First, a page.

I'm glad. It was looking a bit low on interactivity for a while there.

It'll be interesting to see a similar thing can be done again without becoming 'stale'. I guess the only way to find out is for someone to start a new one.
That is the real game. A test of how much you can obfuscate the code while still making the technique simple and consistent (with that thought I've added a fourth algorithm rule - see for that). Everything so far was intended as a preliminary experiment. If no volunteers are forthcoming I have a second algorithm which is quite different in style, but I'd like to see what other people come up with instead.

Certainly we need to roll out the clues a bit quicker next time. I think 3 at a time would be about right.

If others are up for it I'll start a new thread with the updated rules, but in the meantime I'd like to invite as much feedback as possible, and especially any volunteers to create a code!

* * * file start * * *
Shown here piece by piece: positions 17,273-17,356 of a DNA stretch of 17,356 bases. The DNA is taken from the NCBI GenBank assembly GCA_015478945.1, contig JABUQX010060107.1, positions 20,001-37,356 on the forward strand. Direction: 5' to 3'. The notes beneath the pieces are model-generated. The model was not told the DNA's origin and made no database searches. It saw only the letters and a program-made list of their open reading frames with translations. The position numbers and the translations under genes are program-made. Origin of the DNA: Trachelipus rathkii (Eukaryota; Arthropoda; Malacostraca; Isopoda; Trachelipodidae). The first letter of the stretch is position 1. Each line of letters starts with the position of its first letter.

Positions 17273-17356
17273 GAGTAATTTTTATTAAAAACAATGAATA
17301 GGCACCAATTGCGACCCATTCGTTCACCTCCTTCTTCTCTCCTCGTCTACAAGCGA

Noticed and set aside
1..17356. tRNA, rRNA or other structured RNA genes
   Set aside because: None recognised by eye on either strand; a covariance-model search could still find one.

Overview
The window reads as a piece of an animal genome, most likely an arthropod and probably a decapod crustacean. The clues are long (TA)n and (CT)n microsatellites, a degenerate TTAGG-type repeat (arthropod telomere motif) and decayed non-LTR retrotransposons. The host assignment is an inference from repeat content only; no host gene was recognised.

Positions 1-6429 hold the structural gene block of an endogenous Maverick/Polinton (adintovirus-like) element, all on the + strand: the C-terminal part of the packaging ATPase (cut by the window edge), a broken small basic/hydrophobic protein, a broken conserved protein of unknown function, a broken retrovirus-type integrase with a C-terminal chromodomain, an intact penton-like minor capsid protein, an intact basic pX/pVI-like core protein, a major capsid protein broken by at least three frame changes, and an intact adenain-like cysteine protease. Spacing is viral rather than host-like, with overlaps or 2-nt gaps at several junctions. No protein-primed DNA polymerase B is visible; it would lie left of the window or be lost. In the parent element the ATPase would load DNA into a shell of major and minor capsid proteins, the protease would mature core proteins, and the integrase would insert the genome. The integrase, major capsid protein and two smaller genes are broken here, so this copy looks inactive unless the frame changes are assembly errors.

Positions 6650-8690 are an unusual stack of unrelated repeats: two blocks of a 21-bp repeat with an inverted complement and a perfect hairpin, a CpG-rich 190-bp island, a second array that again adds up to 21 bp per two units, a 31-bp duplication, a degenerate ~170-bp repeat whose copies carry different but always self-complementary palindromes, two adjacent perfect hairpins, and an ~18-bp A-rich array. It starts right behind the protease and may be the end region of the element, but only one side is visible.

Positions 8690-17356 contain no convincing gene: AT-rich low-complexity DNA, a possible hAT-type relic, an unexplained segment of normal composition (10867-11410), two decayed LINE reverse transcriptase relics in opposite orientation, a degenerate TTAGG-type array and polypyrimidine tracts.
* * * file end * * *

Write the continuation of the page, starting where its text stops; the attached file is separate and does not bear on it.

The "flipper" letters also include "P" and "Q", although you couldn't know from the available information. Their defining characteristic is simply that they have a closed loop (as a capital letter, otherwise "e" and "g" would join the club). As a means of adding a twist to a code, it struck me as being easy to implement but very unexpected.
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Posted · Report post

Izzy gets to keep Massachusetts for now.

Yay, but *kicks Framm*. :P

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[whoops did a post by accident :blush:]

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Hmm...no takers. Let's see your second algorithm, octopuppy!

I'm intrigued by your idea of using such an algorithm for password control. Too bad not all password requirements are the same: some require special characters while others don't allow them. Some need to be exactly 8 characters, others can be shorter or longer. I have one that must be a minimum of 12 characters! If the site would list what the password requirements are on the login page, I could use that to help me recall my password, but usually they don't.